Following the trend of the 10-year Treasury yield, mortgage rates dropped slightly this week. Specifically, the 30-year fixed mortgage rate fell to 3.89% from 3.92% the previous week. However, due to expectations of even higher inflation, mortgage rates will continue their upward trek.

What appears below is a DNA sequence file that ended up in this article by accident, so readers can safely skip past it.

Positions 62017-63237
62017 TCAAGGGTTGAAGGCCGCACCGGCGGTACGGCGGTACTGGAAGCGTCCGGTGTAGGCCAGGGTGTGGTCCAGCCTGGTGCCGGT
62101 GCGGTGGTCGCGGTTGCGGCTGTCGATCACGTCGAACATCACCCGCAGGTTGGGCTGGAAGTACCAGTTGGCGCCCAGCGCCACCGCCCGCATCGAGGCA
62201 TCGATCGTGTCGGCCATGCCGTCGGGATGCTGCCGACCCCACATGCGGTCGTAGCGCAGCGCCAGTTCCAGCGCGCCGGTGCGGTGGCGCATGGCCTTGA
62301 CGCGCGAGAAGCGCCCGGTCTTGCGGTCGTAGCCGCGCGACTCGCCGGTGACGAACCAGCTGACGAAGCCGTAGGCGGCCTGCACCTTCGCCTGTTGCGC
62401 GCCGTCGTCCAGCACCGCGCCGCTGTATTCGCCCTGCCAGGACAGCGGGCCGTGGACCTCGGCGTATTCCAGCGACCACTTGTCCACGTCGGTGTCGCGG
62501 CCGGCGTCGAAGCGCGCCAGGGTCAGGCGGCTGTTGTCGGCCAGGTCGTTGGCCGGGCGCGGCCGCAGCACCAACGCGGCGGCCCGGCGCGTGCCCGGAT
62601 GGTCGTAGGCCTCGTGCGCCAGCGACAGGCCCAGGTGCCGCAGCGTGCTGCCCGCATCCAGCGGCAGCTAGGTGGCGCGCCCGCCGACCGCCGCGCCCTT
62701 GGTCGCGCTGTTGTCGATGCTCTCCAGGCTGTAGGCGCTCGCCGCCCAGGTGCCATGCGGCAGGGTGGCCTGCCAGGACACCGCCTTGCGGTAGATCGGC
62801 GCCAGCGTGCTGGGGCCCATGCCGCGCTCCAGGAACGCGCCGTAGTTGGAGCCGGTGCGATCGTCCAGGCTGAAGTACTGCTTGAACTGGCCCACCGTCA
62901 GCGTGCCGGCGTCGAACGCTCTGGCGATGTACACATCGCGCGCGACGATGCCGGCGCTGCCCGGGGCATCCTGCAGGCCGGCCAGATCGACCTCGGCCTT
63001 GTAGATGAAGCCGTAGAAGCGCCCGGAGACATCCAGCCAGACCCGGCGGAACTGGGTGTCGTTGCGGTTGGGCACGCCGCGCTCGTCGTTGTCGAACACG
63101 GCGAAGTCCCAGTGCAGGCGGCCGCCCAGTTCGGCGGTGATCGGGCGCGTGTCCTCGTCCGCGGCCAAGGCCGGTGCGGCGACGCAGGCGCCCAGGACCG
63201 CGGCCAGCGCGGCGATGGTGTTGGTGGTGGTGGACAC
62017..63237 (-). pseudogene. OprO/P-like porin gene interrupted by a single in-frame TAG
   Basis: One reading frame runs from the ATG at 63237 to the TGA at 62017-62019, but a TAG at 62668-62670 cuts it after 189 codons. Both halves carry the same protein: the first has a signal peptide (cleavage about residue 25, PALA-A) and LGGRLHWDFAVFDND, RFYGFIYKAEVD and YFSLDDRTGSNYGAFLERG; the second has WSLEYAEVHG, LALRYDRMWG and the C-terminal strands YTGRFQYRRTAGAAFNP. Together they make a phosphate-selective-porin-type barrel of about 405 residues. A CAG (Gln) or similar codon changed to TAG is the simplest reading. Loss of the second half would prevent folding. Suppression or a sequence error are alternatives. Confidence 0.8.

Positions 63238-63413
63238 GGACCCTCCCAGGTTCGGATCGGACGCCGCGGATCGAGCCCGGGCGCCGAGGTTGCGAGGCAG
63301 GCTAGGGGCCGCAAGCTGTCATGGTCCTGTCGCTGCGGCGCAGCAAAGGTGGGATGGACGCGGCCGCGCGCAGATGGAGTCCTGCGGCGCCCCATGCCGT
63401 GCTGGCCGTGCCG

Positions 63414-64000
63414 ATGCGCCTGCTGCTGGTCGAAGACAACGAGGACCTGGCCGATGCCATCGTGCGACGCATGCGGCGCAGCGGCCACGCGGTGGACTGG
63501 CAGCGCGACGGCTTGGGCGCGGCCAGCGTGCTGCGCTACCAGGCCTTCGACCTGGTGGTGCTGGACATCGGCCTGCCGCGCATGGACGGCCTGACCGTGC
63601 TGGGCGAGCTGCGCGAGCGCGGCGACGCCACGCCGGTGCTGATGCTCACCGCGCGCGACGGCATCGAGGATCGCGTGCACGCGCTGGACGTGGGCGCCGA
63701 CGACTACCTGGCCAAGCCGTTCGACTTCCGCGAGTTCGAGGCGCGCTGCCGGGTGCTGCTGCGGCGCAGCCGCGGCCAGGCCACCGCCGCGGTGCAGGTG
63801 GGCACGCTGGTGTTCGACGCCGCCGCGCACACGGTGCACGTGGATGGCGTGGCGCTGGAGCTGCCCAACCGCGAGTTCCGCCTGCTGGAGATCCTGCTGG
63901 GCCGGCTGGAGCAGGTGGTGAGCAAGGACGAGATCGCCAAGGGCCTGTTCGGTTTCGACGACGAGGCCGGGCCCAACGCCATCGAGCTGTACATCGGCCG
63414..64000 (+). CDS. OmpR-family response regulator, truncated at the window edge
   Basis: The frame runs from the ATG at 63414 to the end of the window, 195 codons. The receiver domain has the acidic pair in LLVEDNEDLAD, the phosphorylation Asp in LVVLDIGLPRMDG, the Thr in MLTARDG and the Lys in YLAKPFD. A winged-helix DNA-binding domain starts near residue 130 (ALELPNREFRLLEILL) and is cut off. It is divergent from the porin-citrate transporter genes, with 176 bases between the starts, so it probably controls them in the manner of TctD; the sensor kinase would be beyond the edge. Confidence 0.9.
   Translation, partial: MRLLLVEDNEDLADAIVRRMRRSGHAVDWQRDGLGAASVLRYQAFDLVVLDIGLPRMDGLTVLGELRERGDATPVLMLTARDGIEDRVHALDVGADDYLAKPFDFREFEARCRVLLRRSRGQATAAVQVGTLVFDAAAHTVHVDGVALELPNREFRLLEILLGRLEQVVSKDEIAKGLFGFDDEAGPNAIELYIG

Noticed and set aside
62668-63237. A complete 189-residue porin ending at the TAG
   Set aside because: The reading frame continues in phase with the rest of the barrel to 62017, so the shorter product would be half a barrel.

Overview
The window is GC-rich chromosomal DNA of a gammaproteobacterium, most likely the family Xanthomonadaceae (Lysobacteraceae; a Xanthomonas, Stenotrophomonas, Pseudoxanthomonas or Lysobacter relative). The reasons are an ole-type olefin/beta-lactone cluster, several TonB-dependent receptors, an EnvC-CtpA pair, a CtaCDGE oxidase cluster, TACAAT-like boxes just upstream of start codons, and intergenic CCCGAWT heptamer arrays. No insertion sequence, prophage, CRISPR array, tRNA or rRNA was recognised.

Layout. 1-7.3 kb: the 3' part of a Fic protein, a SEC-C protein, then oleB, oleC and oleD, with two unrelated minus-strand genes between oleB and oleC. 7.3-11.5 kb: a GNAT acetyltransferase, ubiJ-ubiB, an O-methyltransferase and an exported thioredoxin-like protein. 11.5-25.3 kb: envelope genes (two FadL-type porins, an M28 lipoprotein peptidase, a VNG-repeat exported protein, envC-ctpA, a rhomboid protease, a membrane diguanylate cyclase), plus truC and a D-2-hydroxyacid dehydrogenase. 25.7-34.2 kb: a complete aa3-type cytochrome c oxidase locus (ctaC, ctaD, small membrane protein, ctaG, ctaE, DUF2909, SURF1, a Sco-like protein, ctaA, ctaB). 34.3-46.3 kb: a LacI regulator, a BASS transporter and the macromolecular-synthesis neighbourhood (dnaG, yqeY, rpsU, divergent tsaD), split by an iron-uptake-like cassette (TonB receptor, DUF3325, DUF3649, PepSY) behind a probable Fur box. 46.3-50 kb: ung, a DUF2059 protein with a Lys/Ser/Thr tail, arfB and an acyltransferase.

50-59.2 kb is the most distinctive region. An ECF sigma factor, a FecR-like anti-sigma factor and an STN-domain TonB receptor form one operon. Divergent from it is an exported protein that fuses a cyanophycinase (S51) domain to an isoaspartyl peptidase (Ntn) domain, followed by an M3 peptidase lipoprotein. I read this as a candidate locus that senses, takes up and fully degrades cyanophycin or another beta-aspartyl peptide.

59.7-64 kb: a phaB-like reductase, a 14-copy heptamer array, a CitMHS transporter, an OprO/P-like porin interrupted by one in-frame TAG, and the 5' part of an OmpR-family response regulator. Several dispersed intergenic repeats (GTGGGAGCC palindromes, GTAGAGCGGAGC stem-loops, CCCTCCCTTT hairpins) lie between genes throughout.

Although mortgage rates are still historically low, rising mortgage rates may impact affordability, especially for first-time home buyers in minority groups. Comparing housing affordability between White and Black first-time home buyers, White first-time home buyers are twice as likely to be able to afford the typical home compared to their Black counterparts. In the meantime, about 6.9 million White households will turn 30 years old in the next decade, which is the typical age that millennials get married. Forty-three percent of them can afford to buy the typical home. Simultaneously, 1.3 million Black households will approach this milestone during the same period. Only 20% of these households can afford to buy the typical home. In addition, Black home buyers are more likely to have student debt, and they typically own a higher amount ($45,000) compared to their White counterparts ($30,000), according to our recent report. Thus, attaining homeownership will become even more challenging for these buyers. Given that homeownership is the main source of building wealth, this could increase the wealth gap even further between these two groups in the following years. Keep in mind that the typical White family already has eight times the wealth of the typical Black family, according to the Federal Reserve.